Common feldspar mineral, a sodium aluminosilicate (NaAlSi3O8) that occurs most widely in pegmatites and acid igneous rocks such as granites. It may also be found in low-grade metamorphic rocks (those formed under relatively low temperature and pressure conditions) and in certain sedimentary rocks. Albite usually forms brittle, glassy crystals that may be colourless, white, yellow, pink, green, or black. It is used in the manufacture of glass and ceramics, but its primary geologic importance is as a rock-forming mineral.
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Albite is a plagioclase feldspar mineral. It is the sodium endmember of the plagioclase solid solution series. As such it represents a plagioclase with less than 10% anorthite content. The pure albite endmember has the formula NaAlSi3O8. It is a tectosilicate.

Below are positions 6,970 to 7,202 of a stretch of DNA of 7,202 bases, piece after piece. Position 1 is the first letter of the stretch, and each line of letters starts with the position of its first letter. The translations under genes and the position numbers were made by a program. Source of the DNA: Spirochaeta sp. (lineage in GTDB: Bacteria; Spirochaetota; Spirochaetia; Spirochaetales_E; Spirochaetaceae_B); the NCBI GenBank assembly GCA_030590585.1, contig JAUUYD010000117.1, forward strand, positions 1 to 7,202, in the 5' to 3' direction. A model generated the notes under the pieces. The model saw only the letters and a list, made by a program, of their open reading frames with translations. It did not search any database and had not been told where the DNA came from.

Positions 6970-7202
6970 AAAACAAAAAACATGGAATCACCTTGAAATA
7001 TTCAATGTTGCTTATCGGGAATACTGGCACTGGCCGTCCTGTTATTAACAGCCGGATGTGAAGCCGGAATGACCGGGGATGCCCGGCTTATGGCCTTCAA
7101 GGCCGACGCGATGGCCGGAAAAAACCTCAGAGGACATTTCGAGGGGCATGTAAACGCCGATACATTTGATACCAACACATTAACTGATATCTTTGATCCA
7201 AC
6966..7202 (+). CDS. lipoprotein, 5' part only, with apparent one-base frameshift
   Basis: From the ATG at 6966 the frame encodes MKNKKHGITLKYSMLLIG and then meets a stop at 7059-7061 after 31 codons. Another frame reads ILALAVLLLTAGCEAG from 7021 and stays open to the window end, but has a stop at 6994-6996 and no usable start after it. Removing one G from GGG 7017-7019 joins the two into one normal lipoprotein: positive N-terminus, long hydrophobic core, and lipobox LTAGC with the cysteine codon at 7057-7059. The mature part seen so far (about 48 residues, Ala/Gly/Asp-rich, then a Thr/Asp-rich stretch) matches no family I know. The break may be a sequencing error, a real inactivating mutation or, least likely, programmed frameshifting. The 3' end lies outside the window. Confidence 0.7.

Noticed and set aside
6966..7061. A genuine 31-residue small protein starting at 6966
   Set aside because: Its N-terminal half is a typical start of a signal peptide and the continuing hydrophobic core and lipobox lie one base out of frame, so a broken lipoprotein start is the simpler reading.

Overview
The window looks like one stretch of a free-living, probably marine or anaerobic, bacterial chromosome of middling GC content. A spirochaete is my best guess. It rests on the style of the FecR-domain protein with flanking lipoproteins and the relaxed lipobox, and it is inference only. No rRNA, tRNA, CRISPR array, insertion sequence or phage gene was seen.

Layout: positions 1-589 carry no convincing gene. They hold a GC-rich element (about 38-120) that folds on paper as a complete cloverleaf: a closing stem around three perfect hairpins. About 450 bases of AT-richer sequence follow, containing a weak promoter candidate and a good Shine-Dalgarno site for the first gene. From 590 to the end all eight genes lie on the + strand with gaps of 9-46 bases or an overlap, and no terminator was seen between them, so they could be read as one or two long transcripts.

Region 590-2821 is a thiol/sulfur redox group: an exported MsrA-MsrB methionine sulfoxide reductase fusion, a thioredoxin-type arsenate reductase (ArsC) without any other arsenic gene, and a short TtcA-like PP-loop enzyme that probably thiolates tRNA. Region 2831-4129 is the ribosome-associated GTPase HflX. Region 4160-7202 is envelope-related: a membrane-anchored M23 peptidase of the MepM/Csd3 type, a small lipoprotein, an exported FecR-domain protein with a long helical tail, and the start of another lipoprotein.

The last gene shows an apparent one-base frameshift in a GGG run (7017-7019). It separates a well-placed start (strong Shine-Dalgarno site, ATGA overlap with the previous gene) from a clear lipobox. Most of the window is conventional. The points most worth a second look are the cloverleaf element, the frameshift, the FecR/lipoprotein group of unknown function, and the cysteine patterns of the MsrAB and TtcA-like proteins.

Albite crystallizes with triclinic pinacoidal forms. Its specific gravity is about 2.62 and it has a Mohs hardness of 6 - 6.5. Albite almost always exhibits crystal twinning often as minute parallel striations on the crystal face. Albite often occurs as fine parallel segregations alternating with pink microcline in perthite as a result of exolution on cooling. It occurs in granitic and pegmatite masses, in some hydrothermal vein deposits and forms part of the typical greenschist metamorphic assemblage for rocks of originally basaltic composition.
Separation of feldspar from quartz: Mechanism of mixed cationic/ anionic collector adsorption on minerals and flotation selectivity
Aug 01, 2002; Abstract Using pure albite and quartz minerals, the separation of albite from quartz using mixed cationic/anionic...